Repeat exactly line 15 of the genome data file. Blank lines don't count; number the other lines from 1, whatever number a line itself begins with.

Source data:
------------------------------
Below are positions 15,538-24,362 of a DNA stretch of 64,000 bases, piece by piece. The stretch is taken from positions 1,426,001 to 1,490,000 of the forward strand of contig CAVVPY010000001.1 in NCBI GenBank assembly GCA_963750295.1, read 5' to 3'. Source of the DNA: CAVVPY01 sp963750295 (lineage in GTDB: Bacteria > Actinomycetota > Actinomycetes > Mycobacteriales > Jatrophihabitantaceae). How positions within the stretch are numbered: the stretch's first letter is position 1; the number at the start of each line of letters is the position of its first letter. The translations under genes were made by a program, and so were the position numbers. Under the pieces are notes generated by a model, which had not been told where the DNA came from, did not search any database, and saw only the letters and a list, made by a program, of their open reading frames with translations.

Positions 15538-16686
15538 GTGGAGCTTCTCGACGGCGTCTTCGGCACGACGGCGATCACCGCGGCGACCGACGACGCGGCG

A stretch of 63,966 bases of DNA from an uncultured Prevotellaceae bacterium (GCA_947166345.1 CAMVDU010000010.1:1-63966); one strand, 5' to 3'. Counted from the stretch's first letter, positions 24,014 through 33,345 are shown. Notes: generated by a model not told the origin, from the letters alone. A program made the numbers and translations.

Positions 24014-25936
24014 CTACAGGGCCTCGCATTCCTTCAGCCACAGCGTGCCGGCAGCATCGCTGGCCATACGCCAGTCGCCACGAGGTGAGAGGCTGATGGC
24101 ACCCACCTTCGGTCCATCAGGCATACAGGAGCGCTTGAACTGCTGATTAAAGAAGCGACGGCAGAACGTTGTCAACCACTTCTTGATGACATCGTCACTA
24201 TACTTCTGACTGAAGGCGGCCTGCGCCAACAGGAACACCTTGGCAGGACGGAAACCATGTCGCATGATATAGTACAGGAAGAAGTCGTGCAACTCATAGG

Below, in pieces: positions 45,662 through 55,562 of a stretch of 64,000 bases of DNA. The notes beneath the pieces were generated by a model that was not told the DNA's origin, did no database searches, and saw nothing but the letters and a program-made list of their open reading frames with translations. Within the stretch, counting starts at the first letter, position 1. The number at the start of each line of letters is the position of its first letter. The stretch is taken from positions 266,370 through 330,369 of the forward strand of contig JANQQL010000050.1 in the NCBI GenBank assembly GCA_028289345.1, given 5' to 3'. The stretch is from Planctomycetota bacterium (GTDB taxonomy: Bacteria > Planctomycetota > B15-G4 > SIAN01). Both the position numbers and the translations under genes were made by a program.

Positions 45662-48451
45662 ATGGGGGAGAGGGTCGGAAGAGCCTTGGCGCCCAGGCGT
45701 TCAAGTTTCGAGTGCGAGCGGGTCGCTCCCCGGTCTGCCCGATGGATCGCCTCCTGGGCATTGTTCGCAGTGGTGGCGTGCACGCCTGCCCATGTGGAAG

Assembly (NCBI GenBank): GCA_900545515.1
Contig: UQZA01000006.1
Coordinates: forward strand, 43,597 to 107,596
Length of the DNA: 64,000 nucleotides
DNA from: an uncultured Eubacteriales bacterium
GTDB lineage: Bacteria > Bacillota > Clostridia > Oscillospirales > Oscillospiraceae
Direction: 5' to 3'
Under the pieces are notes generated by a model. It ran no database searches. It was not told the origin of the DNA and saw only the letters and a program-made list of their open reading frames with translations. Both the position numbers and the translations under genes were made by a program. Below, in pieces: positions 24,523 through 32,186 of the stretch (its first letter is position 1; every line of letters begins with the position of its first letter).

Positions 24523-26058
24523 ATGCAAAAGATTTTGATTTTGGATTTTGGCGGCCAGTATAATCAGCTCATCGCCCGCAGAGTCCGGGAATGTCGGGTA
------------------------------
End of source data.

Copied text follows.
Coordinates: forward strand, 43,597 to 107,596